Diodes Help Needed

Discussion in 'General Electronics Chat' started by Guest3123, Nov 11, 2014.

  1. Guest3123

    Thread Starter Member

    Oct 28, 2014
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    Working with Solar Panels. Working with Discharging AA & 18650 Batteries.

    I just heard on a video that this guy used some diodes to ballance the discharge..

    I don't understand what he's talking about.

    I know that Diodes will allow electricity to flow in only one direction, as long as the forward voltage rating isn't passed.

    This video is where I just heard it from. 02:25 he starts talking about it.
     
  2. Guest3123

    Thread Starter Member

    Oct 28, 2014
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    I'm also aware of, and currently awaiting Buck, Boost, and SEPIC Converters from eBay. I only bought from eBay sellers that had 99.0% & mostly 99.9% & 100.0% Positive Feedback rating. Didn't want to spend my money on these Chinese devices, even though there's an extremely lot of videos on these devices on YouTube. :)
     
  3. Guest3123

    Thread Starter Member

    Oct 28, 2014
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    Here's some images of my Laptop Power Supply. Mainly for me to keep another record of them, etc. etc.

    It's a Lenovo IdeaPad Y570 w/Intel Quad Core i7-2670QM & NVidia GeForce GT 555M, also known as My First i7 Laptop I ever & currently own. :)


    THE LAPTOP PIN CONFIGURATION : 1896984_10202857749833273_7324318362867607001_n.jpg
    THE BATTERY : 10431417_10202857749473264_4096741282929230295_o.jpg
    THE AC to DC Power Supply : 10754686_10202857671551316_1542520815_o.jpg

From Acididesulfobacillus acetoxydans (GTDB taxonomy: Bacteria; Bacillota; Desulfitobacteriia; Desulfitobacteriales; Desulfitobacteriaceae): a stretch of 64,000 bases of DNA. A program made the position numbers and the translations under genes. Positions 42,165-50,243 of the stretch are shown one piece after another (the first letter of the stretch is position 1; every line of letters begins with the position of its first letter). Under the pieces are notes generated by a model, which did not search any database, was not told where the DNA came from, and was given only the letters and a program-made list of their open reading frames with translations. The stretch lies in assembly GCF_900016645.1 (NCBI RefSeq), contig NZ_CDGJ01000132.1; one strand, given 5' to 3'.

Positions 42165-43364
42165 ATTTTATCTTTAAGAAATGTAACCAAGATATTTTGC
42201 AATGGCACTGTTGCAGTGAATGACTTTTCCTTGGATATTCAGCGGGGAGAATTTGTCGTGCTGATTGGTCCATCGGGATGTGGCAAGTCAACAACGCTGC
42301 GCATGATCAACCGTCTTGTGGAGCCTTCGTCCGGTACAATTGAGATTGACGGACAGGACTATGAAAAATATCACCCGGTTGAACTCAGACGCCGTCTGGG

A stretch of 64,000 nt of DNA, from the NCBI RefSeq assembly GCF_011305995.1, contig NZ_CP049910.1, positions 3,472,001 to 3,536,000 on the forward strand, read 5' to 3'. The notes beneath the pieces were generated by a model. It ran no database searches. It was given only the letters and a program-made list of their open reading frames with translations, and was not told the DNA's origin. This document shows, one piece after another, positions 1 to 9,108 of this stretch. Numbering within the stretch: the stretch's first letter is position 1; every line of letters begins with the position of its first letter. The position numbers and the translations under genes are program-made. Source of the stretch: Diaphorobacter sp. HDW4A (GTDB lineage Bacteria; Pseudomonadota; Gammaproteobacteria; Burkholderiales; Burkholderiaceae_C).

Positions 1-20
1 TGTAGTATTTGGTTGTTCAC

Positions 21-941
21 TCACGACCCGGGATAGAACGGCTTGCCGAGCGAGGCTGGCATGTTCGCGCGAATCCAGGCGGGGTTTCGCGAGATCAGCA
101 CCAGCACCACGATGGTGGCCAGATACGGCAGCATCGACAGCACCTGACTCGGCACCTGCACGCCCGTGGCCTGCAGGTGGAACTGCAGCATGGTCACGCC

4. wayneh

    Expert

    Sep 9, 2010
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    It's called "OR"ing power sources together. "Or" as in either one or another. The diode prevents power flowing from one power source into another. Power can only flow into the load.

    It's a great trick but it does waste energy. Every diode has a voltage drop, about 0.65V for a regular silicon diode and ~0.4V for a schottky diode. At low voltages, this drop can represent a significant portion of the total. For instance, losing 0.65V off a 6.5V supply is a 10% loss of power. The loss is relatively trivial if you're up over 12V.
     
  5. Guest3123

    Thread Starter Member

    Oct 28, 2014
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    Awesome. So basically like this then..?

    Drew this up in InkScape 0.48.4 r9939.. Is this right?
    IMG00000001 2014.11.11 06.57.11 PM.jpg



    I also bought some (20x) SchottKy Diodes yesterday, if I was going to be messing with Solar Panels and the crap load of Boost, Buck & SEPIC Converters.
    These are the diodes I purchased from Mouser.. Only $0.19 ea. I wanted ones with lower voltage drop, but these were the lowest I could find (0.5 VFD)
    IMG00000001 2014.11.11 07.03.00 PM.jpg
     
  6. ISB123

    Well-Known Member

    May 21, 2014
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    You should download free schematic/pcb software since its going to be faster then vector programs.
    Something like Designspark or KiCad.
     
  7. Guest3123

    Thread Starter Member

    Oct 28, 2014
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    Like Circuit Wizard?
     
  8. ISB123

    Well-Known Member

    May 21, 2014
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    Yes except those 2 I wrote are free and have huge amounts of parts for use.
     
  9. Guest3123

    Thread Starter Member

    Oct 28, 2014
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    I usually shop at Mouser, are the parts form Mouser available in there? I tried a circuit simulation type program before, I think it wasn't free. A friend got it for me. I forget what it was called, something spice, idk.